HarperCollins £14.99

Review: The Last Runaway, By Tracy Chevalier

A rich and perceptive culture-clash novel offers an outsider's view of 1850s America – its strange manners, strange politics, even its strange fauna

When, armed only with the Bible, Mansfield Park, The Old Curiosity Shop, Martin Chuzzlewit and a set of quilts, Honor Bright decides to accompany her sister Grace from Bridport, Dorset to Ohio (Grace is travelling there to marry her fiancé Adam Cox; Honor is fleeing a broken engagement and a broken heart) she leaves behind a loving extended family as well as a tightly knit Quaker community.

Her first stumbling block is the journey itself: as soon as they set sail from Bristol, she's overcome by a nausea that keeps her in its dismal grip all the way across the Atlantic. From the start, both seasick and sick with nerves, Honor's commitment to a new life in 1850s America is fraught with her own uncertainties and blinkered judgments, and her body's initial reaction proves to be just as unyielding.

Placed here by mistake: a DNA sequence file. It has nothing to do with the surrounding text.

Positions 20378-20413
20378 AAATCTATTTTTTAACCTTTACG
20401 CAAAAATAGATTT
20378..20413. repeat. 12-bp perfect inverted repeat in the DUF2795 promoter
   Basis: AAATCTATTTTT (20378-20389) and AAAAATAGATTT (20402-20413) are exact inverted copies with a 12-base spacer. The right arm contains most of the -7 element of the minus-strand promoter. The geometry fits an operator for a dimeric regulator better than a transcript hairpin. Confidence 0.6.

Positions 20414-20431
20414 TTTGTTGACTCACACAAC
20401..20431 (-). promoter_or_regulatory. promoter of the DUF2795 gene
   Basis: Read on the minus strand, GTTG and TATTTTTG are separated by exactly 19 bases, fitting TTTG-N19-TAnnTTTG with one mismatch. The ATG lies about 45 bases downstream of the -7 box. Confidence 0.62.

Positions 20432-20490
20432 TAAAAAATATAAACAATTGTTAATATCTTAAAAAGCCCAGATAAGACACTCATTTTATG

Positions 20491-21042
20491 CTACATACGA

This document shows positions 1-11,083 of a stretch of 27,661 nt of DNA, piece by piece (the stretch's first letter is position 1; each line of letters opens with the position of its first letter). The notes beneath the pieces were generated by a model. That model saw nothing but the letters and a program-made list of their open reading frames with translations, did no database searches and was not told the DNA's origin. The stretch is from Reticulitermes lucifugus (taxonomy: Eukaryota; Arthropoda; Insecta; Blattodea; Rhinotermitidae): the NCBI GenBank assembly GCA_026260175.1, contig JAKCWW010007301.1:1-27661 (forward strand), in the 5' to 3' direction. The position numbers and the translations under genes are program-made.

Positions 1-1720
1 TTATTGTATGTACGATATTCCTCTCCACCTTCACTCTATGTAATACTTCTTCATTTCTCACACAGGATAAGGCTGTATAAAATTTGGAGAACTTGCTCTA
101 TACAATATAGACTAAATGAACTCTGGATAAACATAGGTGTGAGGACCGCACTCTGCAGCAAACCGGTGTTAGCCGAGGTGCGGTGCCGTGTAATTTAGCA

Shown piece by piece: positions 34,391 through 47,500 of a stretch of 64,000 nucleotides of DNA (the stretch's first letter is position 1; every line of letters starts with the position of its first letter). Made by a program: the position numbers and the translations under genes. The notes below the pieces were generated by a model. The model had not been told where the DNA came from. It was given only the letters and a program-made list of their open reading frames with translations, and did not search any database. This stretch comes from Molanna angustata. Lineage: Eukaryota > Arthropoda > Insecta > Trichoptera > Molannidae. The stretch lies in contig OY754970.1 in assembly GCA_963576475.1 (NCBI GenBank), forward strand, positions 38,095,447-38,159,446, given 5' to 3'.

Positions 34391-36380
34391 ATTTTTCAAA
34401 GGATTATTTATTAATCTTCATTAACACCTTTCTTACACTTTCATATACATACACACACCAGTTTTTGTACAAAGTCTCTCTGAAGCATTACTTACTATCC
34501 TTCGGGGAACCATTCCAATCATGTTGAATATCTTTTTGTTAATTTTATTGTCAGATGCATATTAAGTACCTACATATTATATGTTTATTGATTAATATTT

"'Look at the horizon,' a sailor commanded one day after witnessing her dry heaves. 'Get up the bow and keep your eyes on where we headed. Pay no mind to the humping and bumping, the rocking and the rolling. Watch what don't move. Then your stomach'll settle.'" There's some element of this advice that Honor seems to incorporate, attempting a steady, meditative approach as she absorbs one new shock after another, including her sister's untimely death and invasive, unsettling interactions with a rough-and-ready slave hunter.